senior housing

The project will include a three-story, senior housing structure, with studio, one-bedroom and two-bedroom units.

The Elk Grove Planning Commission on Aug. 16 voted, 4-0, to approve a senior housing and residential-care project at the southwest corner of Laguna Springs and Civic Center drives.

Commission Chair Frank Maita recused himself from the item due to business he had conducted with one of the parties in the application.

The facility, which will be known as The Park at Elk Grove, will feature residential quarters, various on-site improvements, and memory care services that will assist residents with Alzheimer’s disease or other forms of dementia.

Included in the commission’s approval was a General Plan amendment to change the 11.4-acre site’s commercial/office/multi-family designation to a high-density designation. Five parcels were combined to create the desired area for the project. The site is now divided into a 7.7-acre parcel for senior housing units and a 3.7-acre parcel for the memory care facility.

A change was also approved for the property’s Laguna Ridge Specific Plan designation of business and professional office. The designation is now “multi-family residential.”

The project includes the building of 151 senior housing units.

The majority of the units will be located in a three-story structure, which will feature 135 studio, one-bedroom and two-bedroom units.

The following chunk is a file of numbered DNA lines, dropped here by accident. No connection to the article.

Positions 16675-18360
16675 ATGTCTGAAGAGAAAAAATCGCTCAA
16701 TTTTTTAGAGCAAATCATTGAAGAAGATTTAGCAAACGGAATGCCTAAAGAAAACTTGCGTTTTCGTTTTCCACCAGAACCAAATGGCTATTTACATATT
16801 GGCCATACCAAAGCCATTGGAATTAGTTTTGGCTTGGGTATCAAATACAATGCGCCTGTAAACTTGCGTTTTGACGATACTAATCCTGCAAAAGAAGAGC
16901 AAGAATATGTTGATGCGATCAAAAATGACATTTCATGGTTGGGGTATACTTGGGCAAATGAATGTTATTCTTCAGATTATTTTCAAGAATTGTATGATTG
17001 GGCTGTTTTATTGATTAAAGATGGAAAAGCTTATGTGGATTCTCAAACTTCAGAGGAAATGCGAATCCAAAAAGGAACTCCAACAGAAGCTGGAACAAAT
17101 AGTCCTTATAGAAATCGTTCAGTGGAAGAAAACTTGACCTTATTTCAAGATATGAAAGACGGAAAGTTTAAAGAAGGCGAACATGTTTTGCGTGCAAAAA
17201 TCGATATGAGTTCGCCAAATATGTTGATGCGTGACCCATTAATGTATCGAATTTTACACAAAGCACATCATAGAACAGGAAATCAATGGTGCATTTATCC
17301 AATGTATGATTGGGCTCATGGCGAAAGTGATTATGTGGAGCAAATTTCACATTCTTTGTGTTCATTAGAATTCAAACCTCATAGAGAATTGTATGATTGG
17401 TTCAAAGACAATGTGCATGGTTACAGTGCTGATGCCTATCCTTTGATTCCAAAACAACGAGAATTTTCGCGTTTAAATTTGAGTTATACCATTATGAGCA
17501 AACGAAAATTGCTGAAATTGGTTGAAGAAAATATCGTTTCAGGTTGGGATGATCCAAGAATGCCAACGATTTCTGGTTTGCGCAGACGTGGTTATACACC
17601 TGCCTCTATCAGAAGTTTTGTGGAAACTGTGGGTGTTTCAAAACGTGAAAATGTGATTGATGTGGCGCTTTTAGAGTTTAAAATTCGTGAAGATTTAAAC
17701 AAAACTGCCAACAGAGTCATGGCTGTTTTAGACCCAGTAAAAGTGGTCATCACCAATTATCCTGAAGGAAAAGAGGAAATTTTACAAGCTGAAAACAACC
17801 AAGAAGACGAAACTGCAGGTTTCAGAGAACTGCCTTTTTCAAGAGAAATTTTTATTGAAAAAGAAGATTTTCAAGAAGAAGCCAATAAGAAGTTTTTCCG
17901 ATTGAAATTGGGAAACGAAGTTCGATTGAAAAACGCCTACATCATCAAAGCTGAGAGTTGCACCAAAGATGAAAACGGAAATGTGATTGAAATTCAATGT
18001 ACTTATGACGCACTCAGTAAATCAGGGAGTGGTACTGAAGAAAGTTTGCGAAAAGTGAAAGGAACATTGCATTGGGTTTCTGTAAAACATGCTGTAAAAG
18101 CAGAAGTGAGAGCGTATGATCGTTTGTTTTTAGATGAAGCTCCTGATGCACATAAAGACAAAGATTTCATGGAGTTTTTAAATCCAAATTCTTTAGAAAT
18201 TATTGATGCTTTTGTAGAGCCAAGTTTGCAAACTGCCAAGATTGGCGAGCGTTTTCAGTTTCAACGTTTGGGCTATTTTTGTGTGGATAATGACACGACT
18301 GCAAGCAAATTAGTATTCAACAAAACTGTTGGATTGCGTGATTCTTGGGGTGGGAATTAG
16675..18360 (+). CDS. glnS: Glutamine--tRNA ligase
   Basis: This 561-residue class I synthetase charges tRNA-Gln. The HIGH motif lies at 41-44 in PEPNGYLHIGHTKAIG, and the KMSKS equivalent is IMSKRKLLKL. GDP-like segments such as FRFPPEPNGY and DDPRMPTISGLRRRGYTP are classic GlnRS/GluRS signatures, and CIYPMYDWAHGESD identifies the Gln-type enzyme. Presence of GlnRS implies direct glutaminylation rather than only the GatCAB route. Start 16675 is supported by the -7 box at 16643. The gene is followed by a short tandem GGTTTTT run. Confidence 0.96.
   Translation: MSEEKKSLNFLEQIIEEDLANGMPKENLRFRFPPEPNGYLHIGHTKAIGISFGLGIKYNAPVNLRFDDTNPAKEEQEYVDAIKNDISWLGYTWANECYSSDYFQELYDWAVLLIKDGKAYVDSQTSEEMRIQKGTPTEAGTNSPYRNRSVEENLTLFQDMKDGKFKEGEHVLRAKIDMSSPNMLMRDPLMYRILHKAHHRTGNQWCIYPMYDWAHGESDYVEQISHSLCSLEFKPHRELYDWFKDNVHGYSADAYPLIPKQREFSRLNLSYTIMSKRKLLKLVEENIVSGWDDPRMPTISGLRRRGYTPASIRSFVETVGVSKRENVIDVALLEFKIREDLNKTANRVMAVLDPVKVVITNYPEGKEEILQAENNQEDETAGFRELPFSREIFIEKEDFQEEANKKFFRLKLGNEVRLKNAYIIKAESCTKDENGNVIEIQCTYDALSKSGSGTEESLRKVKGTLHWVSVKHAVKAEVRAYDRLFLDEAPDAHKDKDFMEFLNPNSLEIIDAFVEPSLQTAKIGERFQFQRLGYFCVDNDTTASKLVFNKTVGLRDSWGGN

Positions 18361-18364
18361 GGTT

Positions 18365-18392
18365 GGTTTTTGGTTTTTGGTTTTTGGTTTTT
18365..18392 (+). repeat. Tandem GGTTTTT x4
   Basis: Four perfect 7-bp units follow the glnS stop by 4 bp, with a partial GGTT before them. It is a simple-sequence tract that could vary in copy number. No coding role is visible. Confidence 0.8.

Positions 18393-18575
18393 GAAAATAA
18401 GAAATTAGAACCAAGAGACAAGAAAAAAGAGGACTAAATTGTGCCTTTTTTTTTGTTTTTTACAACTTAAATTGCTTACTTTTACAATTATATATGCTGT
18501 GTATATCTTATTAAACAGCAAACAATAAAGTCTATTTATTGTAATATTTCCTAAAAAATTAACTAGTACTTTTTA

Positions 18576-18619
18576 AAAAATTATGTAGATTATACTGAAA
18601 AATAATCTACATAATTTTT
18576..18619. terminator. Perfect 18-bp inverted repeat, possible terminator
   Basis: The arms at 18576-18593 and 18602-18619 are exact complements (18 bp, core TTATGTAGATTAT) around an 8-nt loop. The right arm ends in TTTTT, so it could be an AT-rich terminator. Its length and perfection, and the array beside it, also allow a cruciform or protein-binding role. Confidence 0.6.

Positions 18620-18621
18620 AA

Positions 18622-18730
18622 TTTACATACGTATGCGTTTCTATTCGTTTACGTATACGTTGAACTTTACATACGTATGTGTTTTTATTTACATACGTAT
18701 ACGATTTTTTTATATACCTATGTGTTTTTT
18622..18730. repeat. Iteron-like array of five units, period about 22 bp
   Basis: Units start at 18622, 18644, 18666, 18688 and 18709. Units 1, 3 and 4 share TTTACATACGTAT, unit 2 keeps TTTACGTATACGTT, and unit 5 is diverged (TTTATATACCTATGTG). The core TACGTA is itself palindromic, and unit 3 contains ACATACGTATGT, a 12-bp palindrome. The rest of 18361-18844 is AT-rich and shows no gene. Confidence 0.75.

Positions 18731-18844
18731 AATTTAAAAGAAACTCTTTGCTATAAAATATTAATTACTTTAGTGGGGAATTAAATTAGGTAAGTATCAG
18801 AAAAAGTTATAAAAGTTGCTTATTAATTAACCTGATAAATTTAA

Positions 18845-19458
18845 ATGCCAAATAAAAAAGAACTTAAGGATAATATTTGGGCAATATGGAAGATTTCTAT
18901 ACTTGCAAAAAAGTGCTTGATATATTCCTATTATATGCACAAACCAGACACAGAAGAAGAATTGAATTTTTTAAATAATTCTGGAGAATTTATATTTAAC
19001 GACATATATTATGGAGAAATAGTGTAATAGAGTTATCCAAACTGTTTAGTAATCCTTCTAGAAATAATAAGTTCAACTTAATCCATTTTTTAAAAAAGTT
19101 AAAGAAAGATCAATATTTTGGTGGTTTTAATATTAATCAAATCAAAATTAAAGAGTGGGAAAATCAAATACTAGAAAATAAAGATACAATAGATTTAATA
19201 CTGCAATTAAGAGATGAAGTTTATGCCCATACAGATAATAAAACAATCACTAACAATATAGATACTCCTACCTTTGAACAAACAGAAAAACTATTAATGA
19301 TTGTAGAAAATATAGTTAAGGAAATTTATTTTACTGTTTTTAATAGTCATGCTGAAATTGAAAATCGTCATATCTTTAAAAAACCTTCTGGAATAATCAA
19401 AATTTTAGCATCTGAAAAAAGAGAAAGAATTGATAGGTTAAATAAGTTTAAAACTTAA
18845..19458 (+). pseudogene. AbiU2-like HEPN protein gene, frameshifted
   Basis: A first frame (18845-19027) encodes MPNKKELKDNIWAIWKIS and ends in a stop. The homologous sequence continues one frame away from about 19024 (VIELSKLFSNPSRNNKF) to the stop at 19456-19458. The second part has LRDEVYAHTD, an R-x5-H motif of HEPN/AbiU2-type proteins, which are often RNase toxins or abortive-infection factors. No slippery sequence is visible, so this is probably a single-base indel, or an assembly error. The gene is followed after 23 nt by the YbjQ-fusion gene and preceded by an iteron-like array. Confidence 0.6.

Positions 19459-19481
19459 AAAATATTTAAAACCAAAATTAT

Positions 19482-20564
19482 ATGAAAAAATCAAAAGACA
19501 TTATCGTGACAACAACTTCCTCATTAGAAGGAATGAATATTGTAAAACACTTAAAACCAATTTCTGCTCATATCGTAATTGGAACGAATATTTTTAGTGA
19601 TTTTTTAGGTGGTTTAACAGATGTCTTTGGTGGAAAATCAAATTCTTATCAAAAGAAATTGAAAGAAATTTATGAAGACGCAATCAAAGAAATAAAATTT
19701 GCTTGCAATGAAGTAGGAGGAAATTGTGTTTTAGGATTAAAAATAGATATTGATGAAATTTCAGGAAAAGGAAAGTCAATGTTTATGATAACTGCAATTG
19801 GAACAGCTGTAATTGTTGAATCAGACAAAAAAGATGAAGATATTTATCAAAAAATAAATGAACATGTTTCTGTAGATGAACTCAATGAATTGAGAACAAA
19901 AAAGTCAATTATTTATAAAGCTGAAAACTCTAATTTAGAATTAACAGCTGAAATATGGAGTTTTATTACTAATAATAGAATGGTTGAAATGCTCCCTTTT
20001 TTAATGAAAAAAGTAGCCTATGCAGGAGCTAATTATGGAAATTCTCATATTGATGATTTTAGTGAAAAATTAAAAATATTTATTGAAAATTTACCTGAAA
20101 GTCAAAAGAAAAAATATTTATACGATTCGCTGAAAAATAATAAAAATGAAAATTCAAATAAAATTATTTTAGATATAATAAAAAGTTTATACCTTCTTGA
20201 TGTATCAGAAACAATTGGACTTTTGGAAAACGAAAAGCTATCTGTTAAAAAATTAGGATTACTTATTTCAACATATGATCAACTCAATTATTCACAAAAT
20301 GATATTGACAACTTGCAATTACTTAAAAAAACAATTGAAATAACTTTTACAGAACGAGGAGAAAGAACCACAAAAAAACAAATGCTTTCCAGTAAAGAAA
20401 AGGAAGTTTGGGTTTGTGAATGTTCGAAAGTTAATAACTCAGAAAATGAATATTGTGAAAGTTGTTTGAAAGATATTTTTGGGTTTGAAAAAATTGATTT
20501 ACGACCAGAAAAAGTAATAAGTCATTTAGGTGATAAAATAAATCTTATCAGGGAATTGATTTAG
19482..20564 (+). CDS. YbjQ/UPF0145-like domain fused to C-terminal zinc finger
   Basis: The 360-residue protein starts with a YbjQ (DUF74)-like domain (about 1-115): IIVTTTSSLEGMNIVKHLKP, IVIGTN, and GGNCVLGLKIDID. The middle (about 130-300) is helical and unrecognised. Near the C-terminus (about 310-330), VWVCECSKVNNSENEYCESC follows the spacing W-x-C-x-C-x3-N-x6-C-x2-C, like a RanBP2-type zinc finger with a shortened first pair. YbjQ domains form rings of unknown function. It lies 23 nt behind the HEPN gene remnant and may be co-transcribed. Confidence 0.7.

There will also be eight single-story duplex buildings, which will comprise 16 two-bedroom units. On the same grounds will be a 41,672-square-foot, single-story, 71-room residential-care facility.

A kitchen will be available in each residential unit, and all housing on the site will only be available to those 55 and older.

The grounds will also feature a variety of shared amenities: a theater, a billiards room, a bistro, a beauty salon, dining rooms, a main kitchen, activity rooms, interior courtyards with patio seating, a community garden, a swimming pool, bocce ball courts, a putting green, walking paths and a fire pit.

The facility will operate 24 hours a day, and about eight to 15 employees will be present in the residential area at any given time.

Employees will also be available to provide personal care services such as assistance with bathing, dining and taking medications.

There will be no time limit on the length of stay for residents.

The project also includes the removal of nine valley oak trees, one of which is dead. New trees and shrubbery will be added to the site.

Although the project was not designed with the intent to help meet the city’s Regional Housing Needs Allocation, it is possible it could qualify for that purpose.

The city could ultimately receive some state credit for the units during the next General Plan’s housing element update.

During the commission’s deliberation on the project, Commissioner Kevin Spease said this type of housing is needed in the area.

“If you go and talk to (Executive Director) Pat Beal at the Senior Center (of Elk Grove), she’ll tell you that the type of services that are provided there – in particular adult day care – is something that is needed right now and probably more than they’re able to provide in this facility,” he said. “So, I think the area is a good use (for the project).”

Vice Chair McKenzie Weiser also voiced support of the project.

“I do see the need for this (project), as well,” she said. “Our community needs it. We’re not getting any younger.”